Device helps surgeons see cancer cells during operations

Device helps surgeons see canc...
MD Julie Margenthaler wears the eyepiece during cancer surgery
MD Julie Margenthaler wears the eyepiece during cancer surgery
View 1 Image
MD Julie Margenthaler wears the eyepiece during cancer surgery
MD Julie Margenthaler wears the eyepiece during cancer surgery

When doctors are operating on a patient to remove a cancer, they face a major challenge: telling healthy and cancerous cells apart. But a new, as yet unnamed device being developed by researchers at Washington University in St. Louis' School of Medicine could provide a safe, affordable and portable solution.

The team's goggle-based device allows the surgeon to see the cancer cells, glowing blue. Tests have shown it could make visible tumors as small as 1 mm in diameter. To make the cells appear blue, the FDA-approved contrast agent indozyanine is injected into the tumor.

The compact system is battery-operated, wireless, wearable and most importantly, hands-free. A night vision viewer from which it was developed was retrofitted to provide near-infrared excitation and white light illumination simultaneously. The visual data captured by near-infrared (NIR) fluorescence is displayed directly on the eyepiece with adjustable amplification.

The wireless capability, adapted from a battery-operated radio frequency video transmitter, allows the system to transfer real-time video to a remote site, where the wearer's view can be displayed graphically. This enables a remote expert to observe what is happening during the operation from the point of view of the local surgeon, and provide expert feedback and image analysis. This way the system could be applied to point-of-care medical interventions, help generate real-time pathologic assessment of tissues, and even allow for remote medical consulting.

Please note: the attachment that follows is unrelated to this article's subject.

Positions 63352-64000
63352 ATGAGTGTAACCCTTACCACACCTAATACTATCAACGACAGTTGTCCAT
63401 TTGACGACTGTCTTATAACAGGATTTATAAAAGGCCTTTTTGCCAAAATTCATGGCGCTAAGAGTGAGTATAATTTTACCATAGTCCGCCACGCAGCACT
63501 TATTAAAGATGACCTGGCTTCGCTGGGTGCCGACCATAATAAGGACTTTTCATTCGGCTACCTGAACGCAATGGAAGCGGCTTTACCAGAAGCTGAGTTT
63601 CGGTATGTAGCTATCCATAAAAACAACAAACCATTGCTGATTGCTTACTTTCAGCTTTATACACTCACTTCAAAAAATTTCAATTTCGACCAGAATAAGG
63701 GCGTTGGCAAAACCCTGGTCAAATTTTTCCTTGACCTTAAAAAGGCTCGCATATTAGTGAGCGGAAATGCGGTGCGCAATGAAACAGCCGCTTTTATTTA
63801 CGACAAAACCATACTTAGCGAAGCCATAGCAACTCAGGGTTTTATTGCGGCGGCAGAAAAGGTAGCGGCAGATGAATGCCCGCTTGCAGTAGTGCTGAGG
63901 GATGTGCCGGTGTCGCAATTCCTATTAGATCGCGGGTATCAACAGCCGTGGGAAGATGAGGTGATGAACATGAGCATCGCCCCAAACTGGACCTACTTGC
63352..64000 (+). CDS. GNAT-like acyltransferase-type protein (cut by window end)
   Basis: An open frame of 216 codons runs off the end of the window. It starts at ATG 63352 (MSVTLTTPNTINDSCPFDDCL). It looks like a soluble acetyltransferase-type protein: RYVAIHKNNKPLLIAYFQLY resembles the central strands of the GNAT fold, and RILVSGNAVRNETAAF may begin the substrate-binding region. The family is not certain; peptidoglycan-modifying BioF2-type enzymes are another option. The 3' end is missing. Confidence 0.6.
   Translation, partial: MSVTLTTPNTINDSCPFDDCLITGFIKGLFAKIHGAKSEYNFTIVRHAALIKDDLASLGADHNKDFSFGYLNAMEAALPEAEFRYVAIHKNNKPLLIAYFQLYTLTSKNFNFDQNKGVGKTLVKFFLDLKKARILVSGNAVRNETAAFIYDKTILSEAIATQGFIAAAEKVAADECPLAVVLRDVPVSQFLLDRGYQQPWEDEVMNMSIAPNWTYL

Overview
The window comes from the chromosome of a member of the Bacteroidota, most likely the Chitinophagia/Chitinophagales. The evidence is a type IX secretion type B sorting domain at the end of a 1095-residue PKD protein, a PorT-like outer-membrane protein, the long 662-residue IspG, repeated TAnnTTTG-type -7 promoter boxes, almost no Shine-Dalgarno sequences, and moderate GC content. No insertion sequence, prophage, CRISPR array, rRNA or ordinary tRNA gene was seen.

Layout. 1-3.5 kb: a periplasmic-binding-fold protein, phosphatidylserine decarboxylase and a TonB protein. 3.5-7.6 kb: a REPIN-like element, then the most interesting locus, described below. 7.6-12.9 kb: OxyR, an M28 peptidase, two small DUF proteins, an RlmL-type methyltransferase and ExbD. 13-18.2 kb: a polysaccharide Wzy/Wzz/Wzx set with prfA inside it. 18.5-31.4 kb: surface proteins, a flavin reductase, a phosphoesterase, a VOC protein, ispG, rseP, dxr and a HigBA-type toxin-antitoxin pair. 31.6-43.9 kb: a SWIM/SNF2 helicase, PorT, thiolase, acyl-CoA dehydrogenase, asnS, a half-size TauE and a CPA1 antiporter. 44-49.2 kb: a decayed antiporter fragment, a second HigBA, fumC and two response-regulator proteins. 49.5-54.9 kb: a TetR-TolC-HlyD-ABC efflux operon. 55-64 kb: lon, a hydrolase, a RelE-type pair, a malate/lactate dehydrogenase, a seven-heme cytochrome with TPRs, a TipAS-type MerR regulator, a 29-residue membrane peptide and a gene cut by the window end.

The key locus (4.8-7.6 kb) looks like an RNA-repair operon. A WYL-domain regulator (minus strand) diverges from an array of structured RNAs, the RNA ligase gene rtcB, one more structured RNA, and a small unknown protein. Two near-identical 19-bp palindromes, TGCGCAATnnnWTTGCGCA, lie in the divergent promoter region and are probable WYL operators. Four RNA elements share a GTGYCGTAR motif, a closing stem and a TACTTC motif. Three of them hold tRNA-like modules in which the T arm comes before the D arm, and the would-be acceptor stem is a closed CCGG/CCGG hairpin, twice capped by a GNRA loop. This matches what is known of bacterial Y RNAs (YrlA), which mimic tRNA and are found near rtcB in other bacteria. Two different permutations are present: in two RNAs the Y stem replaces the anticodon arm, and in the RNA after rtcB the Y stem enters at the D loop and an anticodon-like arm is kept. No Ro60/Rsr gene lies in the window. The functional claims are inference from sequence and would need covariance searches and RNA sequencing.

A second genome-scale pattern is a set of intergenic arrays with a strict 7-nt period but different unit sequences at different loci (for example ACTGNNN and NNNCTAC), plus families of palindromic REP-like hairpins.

The new eyepiece could represent an improvement on current methods of intra-operative imaging. These are usually expensive, logistically complex, time-consuming and at times risky, as in cases when radioactive tracers are needed. These emit hazardous ionizing radiation to both patients and surgeons. The blue dyes used for visualizing sentinel lymph nodes with the naked eye, for example, can also cause adverse reactions.

The technology has been developed by a team led by Samuel Achilefu, a PhD professor of radiology and biomedical engineering at Washington University in St. Louis. Earlier in February, breast surgeon Julie Margenthaler, an associate professor of surgery at the university, performed a surgery wearing the glasses. “Imagine what it would mean if these glasses eliminated the need for follow-up surgery and the associated pain, inconvenience and anxiety," she said in a press statement.

Currently, surgeons usually remove the tumor and some neighboring tissue that may not include cancer cells. Once analyzed, and if cancer cells are found in the sample, then a second surgery is recommended to remove additional tissue that once again will be tested for cancer. In cases of breast cancer patients, between 20 and 25 percent of those who have lumps removed require a second surgery.

An article with details on the technology behind the device appeared in a recent edition of the Journal of Biomedical Optics.

Source: Washington University in St. Louis

Joel Detrow
Fantastic advancement!
This may be the same system that was described and demonstrated in a TED talk by its inventor, a pretty Asian-American medical doctor whose name I can't recall. Does anyone have the link?
I must deduct that the indozyanine only attaches to caner cells, and not "clean" cells? Can the same be introduced into the body, and scanned in some way (external scans) that would locate and identify cancers cells in a body? If that could be done, and systems designed in a way that would be portable and somehow relatively inexpensive, we will have a "star trek" type device that any doctor could easily and cheaply use to detect cancers in our bodies…. (You know, like "Doc" scanning someone with a hand-held device and making the diagnosis….)
COOL STUFF! (either way)
Paul Stregevsky, it was Quyen T. Nguyen, M.D., Professor of Surgery at UCSD. Here's the link:
Nice detective work, Takis; thanks!